Lost Mansions of Mississippi
A photographic and historical review of fifty-seven of Mississippi’s most notable antebellum mansions, all long-vanished
Each year thousands of tourists flock to Mississippi to view the state's many architectural treasures, but few realize that these impressive homes are only the faint remnant of a phenomenal legacy. For every mansion that exists, dozens have vanished forever. Most fell victim to fires and neglect. Their sole vestiges may be only a weed-choked lot in a bypassed town or a mysterious row of stately oaks leading nowhere in the middle of a soybean field.
However, these homes have not disappeared without a record. Illustrations, vintage photographs, artists' renderings, and architectural plans trace their history and provide the evocative record of dwellings that once existed along the Mississippi River and the Gulf coasts, in the Delta region, and in other regions of the state.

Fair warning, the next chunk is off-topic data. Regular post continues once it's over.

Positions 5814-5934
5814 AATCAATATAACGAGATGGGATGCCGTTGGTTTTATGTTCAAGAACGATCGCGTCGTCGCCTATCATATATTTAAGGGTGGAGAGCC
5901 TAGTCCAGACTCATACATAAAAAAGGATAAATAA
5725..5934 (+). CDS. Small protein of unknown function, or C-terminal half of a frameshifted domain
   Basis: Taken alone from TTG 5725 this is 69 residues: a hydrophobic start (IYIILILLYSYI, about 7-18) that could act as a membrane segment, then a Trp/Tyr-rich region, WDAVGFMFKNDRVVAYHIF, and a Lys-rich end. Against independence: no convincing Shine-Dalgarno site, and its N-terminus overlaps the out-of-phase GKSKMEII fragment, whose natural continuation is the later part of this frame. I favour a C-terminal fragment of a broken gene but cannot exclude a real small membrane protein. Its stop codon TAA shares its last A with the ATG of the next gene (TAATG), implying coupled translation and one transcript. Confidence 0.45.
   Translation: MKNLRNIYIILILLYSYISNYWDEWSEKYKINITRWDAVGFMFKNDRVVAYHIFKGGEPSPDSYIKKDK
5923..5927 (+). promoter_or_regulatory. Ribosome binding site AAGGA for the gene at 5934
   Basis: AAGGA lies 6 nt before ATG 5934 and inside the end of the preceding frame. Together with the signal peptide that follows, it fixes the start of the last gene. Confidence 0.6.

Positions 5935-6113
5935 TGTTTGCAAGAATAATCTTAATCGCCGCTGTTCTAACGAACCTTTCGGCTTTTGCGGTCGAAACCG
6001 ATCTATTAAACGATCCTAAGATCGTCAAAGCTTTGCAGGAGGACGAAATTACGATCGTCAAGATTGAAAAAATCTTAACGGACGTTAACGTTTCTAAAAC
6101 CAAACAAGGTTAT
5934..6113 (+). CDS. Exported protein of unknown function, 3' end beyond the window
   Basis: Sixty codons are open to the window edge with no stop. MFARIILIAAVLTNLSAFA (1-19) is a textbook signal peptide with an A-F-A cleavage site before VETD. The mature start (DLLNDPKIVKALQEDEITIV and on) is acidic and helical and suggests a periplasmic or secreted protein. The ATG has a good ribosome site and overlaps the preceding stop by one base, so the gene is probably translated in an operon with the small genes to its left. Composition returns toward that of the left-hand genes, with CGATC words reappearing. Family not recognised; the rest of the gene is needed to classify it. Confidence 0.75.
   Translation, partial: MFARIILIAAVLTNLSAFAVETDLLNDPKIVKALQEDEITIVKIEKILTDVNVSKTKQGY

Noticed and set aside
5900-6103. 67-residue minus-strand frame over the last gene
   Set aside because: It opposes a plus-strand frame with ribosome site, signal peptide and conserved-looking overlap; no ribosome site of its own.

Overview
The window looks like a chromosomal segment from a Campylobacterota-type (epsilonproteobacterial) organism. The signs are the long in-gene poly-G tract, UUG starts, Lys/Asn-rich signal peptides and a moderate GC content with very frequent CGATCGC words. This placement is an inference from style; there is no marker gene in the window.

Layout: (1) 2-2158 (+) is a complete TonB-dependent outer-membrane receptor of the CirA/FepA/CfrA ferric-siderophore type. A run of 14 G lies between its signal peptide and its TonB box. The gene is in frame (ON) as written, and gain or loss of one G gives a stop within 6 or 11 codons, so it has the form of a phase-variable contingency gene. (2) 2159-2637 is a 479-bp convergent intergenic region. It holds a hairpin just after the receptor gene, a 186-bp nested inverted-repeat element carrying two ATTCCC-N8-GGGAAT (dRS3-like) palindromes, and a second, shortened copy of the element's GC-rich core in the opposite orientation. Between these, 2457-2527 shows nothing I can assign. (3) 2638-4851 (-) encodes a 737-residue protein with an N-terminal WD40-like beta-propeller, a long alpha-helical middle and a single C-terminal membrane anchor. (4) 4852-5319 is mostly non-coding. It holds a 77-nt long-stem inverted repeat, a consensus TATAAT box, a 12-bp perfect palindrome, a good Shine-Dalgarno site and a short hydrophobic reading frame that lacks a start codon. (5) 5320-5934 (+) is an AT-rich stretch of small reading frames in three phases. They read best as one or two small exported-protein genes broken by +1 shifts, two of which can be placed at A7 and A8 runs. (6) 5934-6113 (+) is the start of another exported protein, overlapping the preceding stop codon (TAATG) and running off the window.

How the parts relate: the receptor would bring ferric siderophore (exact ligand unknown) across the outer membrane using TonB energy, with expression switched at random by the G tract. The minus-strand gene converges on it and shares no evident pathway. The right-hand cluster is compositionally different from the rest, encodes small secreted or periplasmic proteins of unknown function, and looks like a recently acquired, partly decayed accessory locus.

Over seven decades, from 1790 to 1865, an era of unparalleled prosperity and architectural opulence fostered the creation of magnificent houses in a variety of styles—Federal, Greek Revival, Italianate, and Gothic—that defined the architecture of Mississippi and the South.
Here in this historical survey of showplaces that were destroyed by flames or by wrecking crews, nearly sixty notable houses and the families who lived in them are described. Included are Windsor, Annandale, Ingleside, Malmaison, LaGrange, Morro Castle, The Grove, and many others.